While exploring the narrow and twisting alleyways of Lamu Town was great fun, I occasionally ventured to other parts of Lamu Island over my week-long stay. Two things that amazing Lamu Town lacks are waterfront restaurants and a beach — luckily, Shela Village, also on Lamu Island, has such things.
While only two miles separate Lamu and Shela, in many ways, they are worlds apart. Lamu is a bustling Swahili trade settlement and UNESCO World Heritage site. By some accounts, it’s gritty and showing its age. Dozens of buildings stand dilapidated largely due to the onerous building codes and covenants as a result of being a UNESCO site. To renovate means keeping with original Swahili period construction methods which many Lamu residents simply can’t afford.
Shela, on the other hand, is a product of it’s prime location on a beautiful stretch of white sand beach and large ex-pat community. Because it’s not the center of trade and commerce in the area, it has a much more laid back feel. I feel like a bit of a sell out saying this, but I really can’t decide where my loyalties lay: Lamu or Shela. Good news is, they’re only a 45 minute walk (or five minute boat ride) apart, so you really don’t ever have to decide, but rather just appreciate each for what they are.
After Nairobi, I was a bit reluctant to let my guard down coming to the Kenyan coast, but people on the whole were incredibly friendly and most genuinely wanted nothing but to talk. This guy saw me with my camera and wanted a picture. Taking me back to my Mozambique days when children begged you to take their picture just to see themselves on the LCD screen, I readily agreed, but couldn’t help but wonder what he had up his sleeve. Did he want money? Did he want to show me his cousins shop? Boat ride, perhaps? Nope. He didn’t even really speak English, just wanted to pose in his customary Lamu Muslim wrap for a picture, took one look, gave a big smile and thumbs up and walked away.
My treat — an iced coffee — at a little coffee shop which opened out to the sea in Shela.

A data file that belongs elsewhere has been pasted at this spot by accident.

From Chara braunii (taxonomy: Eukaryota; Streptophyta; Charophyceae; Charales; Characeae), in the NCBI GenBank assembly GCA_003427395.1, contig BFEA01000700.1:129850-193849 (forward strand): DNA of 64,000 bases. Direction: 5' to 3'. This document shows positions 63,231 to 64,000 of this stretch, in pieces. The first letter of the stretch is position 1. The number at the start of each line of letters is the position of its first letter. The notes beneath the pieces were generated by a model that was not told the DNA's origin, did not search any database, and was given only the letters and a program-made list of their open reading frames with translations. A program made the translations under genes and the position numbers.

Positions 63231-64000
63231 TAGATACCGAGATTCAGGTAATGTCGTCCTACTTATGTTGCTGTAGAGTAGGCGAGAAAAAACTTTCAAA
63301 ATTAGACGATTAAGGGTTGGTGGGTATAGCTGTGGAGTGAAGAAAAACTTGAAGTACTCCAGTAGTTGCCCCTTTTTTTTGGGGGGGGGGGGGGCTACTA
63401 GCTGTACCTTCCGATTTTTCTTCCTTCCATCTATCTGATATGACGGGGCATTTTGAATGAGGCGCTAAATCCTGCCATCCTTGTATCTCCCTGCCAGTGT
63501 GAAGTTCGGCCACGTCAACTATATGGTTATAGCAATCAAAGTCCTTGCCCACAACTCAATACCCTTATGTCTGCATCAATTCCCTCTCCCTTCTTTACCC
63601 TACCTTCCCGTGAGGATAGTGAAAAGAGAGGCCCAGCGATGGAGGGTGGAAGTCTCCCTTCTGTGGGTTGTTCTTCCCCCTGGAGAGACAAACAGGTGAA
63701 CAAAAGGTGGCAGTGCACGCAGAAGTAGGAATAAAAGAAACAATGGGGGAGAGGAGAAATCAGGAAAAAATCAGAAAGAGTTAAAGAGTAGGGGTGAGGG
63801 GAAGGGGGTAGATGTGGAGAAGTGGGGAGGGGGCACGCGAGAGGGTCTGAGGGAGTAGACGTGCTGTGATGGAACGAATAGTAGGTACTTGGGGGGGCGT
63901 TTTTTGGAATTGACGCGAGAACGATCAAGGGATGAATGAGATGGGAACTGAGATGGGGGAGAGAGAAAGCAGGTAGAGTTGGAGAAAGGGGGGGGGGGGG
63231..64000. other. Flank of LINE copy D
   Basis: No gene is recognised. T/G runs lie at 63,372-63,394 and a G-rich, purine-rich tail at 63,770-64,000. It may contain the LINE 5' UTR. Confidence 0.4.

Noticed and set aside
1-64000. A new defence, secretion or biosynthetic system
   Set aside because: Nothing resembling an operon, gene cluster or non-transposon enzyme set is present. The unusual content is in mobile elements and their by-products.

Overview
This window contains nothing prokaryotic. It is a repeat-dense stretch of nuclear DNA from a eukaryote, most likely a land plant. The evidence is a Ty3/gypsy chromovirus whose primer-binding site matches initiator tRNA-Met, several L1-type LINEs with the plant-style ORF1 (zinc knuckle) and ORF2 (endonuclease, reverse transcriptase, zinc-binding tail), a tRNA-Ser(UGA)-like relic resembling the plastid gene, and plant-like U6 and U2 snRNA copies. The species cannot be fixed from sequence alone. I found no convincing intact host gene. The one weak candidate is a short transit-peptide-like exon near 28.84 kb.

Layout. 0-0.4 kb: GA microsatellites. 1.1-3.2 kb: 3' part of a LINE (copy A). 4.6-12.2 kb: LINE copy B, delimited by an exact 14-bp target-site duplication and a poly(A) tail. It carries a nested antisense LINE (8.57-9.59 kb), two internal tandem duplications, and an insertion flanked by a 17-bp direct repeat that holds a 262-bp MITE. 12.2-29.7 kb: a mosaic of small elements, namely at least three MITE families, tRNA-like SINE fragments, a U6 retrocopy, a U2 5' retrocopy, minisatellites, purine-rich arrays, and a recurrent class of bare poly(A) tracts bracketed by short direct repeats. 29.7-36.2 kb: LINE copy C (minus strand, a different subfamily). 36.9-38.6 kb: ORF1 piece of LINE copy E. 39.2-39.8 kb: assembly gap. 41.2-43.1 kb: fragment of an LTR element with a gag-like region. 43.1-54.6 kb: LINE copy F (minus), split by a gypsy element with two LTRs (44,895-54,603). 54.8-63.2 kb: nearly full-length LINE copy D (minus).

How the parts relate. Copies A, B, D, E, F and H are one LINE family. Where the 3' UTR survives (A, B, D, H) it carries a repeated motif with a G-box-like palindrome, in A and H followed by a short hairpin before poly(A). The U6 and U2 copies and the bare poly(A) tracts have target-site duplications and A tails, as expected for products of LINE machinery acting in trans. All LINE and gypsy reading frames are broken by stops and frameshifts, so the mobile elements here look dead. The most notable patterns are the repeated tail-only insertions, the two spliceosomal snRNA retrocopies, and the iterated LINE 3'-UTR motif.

Their names escape me now, but on the left is the captain and on the right is the first mate of one of the finest dhows I’ve ever seen. It was a large vessel from Mozambique that had just recently been hauled out and completed overhauled. My infatuation with all things sailing got me talking with them for a while, trying to figure out how I could steal away on a run down to Mombasa, but unfortunately it never panned out. Nonetheless, they were two very interesting dudes.
I’m not sure why, but I didn’t take any water with me the first time I set out for Shela from Lamu Town. I guess I figured that two miles is two miles and I’d get a drink when I got there. Problem was, the “highway” ended up being nothing more than a sandy path that wound its way around family compounds with no rhyme or reason–as a result, I found myself getting lost more often than I had planned. Additionally, it was an incredibly hot day and the inland path doesn’t afford much shade. When I finally came over the final sand dune and spotted Shela, I felt like I had emerged from the Sahara in a 1960s epic, stumbling over myself down the dune towards town and water.
On the way back to town, I opted for the longer, but better marked and shaded, seafront path. It’s basically a paved path that follows the coastline so there’s zero chance of getting lost. The views are pretty cool too.
Throughout the week, I ended up making several trips back to Shela and the beach. I found Stopover to be an exceedingly nice place to analyze data and write reports, and the beach was a nice diversion. The weather for the most part was fantastic, though we did get a few showers here and there. You can walk the beach past Shela for literally hours and not run into anything or anyone–the wide stretch of white sand seems to go on forever.
I never took the inland path again, opting for the path along the seafront every other trip out to Shela. It’s very peaceful, though you do have to deal with the enclave of young Masai hawkers in full traditional garb, as they often are in Kenya, camped out a few hundred yards outside of Lamu Town. They’re friendly enough and have some very nice wares to hawk, but by week’s end I couldn’t be bothered.
Back in Lamu — from day one, I had wanted to stay at Yumbe House, but they were all booked. In July 2011 (when I stayed there) it was difficult, if not impossible, to call ahead and reserve any place in Lamu Town, and internet was certainly out of the question.
Upon arrival, I headed directly to Casuarina, mostly because it was marked my map and I knew it would be a sure thing, and booked a night — I had heard that Yumbe House filled up quickly and didn’t want to be stranded — and sure enough, when I made it to Yumbe House later that day, they were full. But I was able to book ahead a few days and reserve a room for my last two nights — and it certainly paid off.
Casuarina Guest House was perfectly sufficient, but Yumbe House was what I had yearned for: A basic, yet tasteful retreat deep in the alleyways of Lamu, and thoroughly Swahili. It once served as a villa for a very wealthy family and is essentially a small castle made completely of coral brick (common period construction in old Swahili settlements like Lamu and Zanzibar).
For whatever reason, I opted to sleep in the smaller of the two beds…I believe because it was near the window, and a cool evening breeze.
The room even had an covered outdoor area where you could lounge/rest/sleep/chill and enjoy the awesome Kenyan coast weather, nature and conversation from the courtyard below.